BMW vehicles come in many forms these days. The lineup has been expanded far beyond the original core 3 Series, 5 Series, and 7 Series offerings, and M versions of nearly every series are introduced only a short while behind their tamer kin.
And then there are the “even more M” M versions.
Since its inception, the BMW M2—and now the M2 Competition—has been the most popular M-car model, but whether you attribute that to an attractive entry price or a superior driving experience, neither helps to answer the question at the top of this column. Indeed, the same question could also be applied to the entire BMW lineup: What is the ideal BMW?
But that question is just a bit too broad and subjective, although I continue trying to identify my ideal single-BMW solution. M cars are a different breed altogether, and there are more choices than ever before, ranging from that M2 Competition all the way across the model portfolio to the M8 Competition in various body styles.
Also, for the last few years BMW has lumped sales of M Performance models in with those of conventional M cars. But we’re on the subject of the ideal M model; although M Performance models are certainly worthy of your consideration—for many they actually represent the ideal BMW—they’re usually not what we’re referring to when we say M car. So let’s examine some of the various BMW M cars, and try to determine which one might most purely embody the tenets of M GmbH and its impressive heritage.
The Sport Sedan
The sport sedan is effectively the original BMW M car. A number of the first cars to wear the M badge, including the M535i, M3, and M5, all fit into this category, although more recent generations of both the M3 and M5 are now more accurately described as executive super-sedans, a segment that I’ll explore next.
The sport sedan has long been BMW’s core competence in terms of brand specialty. It wasn’t always this way, but since the arrival of the Neue Klasse in the 1960s, which melded the ideas of practicality and a fun driving experience, BMW hasn’t stopped trying to perfect the formula. There are a number of M models both new and old that hold true to the sport-sedan mantra that BMW was instrumental in popularizing, including the first four generations of the M3 (before things got too big with the F80).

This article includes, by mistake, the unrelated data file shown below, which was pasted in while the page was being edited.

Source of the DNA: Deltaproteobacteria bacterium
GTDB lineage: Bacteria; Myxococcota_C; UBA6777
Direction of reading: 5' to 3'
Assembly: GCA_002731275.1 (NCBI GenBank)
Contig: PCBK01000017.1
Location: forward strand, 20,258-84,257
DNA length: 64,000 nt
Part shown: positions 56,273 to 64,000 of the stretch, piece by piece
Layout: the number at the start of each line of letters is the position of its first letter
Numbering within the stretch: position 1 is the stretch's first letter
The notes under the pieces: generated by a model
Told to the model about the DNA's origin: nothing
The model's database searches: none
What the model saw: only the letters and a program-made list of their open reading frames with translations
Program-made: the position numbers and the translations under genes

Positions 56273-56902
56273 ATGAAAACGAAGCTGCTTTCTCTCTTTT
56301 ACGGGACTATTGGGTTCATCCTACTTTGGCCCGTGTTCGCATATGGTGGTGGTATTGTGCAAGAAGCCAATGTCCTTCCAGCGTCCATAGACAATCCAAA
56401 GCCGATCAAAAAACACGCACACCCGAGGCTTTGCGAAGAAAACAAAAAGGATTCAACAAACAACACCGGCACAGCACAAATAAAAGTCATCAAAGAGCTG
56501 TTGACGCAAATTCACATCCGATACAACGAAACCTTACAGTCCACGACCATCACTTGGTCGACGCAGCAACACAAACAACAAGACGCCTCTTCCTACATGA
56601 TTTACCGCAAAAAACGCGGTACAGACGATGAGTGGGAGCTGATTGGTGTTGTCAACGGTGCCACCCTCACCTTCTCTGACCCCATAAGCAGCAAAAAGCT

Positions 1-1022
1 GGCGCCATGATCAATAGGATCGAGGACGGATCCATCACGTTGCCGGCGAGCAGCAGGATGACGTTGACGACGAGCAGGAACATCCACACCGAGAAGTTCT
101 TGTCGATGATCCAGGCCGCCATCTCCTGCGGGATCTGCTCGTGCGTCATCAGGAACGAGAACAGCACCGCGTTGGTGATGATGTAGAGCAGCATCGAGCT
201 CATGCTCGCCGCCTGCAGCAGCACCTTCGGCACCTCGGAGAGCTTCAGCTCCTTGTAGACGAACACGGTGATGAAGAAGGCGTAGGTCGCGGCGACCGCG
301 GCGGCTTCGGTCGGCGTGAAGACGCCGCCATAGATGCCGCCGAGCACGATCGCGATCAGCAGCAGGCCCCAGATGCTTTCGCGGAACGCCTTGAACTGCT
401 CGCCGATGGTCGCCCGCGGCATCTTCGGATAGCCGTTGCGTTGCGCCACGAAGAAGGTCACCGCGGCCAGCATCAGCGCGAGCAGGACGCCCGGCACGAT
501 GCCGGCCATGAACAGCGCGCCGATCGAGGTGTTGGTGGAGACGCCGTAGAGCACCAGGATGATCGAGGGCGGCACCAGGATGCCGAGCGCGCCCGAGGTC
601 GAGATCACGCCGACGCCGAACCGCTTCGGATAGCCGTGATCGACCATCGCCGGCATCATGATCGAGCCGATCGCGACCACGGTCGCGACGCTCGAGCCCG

Yes, I’m including two-door examples in this sport-sedan segment, because that’s exactly what many of BMW’s coupes are: Two-door sedans, origins for which can be traced back to the 02 class.
Any BMW M car which falls into the sport-sedan segment is a strong candidate as the ideal M car, but if I had to settle on just one, it would be the E90 M3. Although it doesn’t have an inline six, the fourth-generation M3 was offered in true four-door sedan form. Its design is aging well, the practicality of the platform speaks for itself, and the S65 V8 is one of the best BMW engines of all time. Some of the runners-up include the E36 M3 sedan with a five-speed manual—known affectionately as the M3/4/5—and its spiritual successor, the E46 330i ZHP, but with the added flair of an S54 M inline six beneath the hood.
The Executive Super-Sedan
The executive super-sedan is another specialty of BMW, and although they arrived a short time after the first sport-sedan M cars, BMW has never stopped trying to perfect the concept. The true icon of this group is the E39 M5, but there are plenty of other examples that fit the bill, including the E34 M5, which was effectively there first to set the standard. Every other generation of M5, including the current F90, works as well, with breathtaking performance that challenges most supercars.
That’s the genius of BMW’s M cars, including this segment and the previous sport sedan category: They’re almost always based on conventional production models, but with performance that punches well above their given weight class. This was true of the first M5, which could keep pace with the Porsche 930 Turbo and V8 Ferrari models of the day, and it’s also true of the latest model, which runs with Lamborghinis and other exotics with fewer doors, fewer seats, and higher sticker prices.
Narrowing it down to just one BMW executive super-sedan is tough, because it’s a tossup between the best and the latest. The E39 M5 is a paragon in the halls of BMW, and could easily be the ideal M car; it has the impeccable driving experience, iconic design, impressive capability, luxury, and practicality to make it all happen, and it’s no mystery why well-preserved models sell for so much these days.
On the other hand, the incredible performance of the F90 M5, whether in Competition or CS trim, is also hard to ignore. The F90 M5 CS has been described as one of the best BMW models in a long time according to numerous journalists, and the driving experience is a big part of what makes it so special.
Ah, yes: the M roadster. To the uninitiated, or those concerned with all-out speed, capability, and performance, the modern array of BMW roadsters may be easy to overlook. To those concerned with the driving experience above all else, however, there are few better cars. BMW’s roadster history dates back to the company’s prewar days, when the 328 was racking up more than 100 class wins, with highlights that include an overall Mille Miglia victory in 1938, and a fifth-place Le Mans finish (and first in class) in 1939. The 328 also proved particularly competitive long after its golden age, and was still a practical racer in the late 1940s and early 1950s.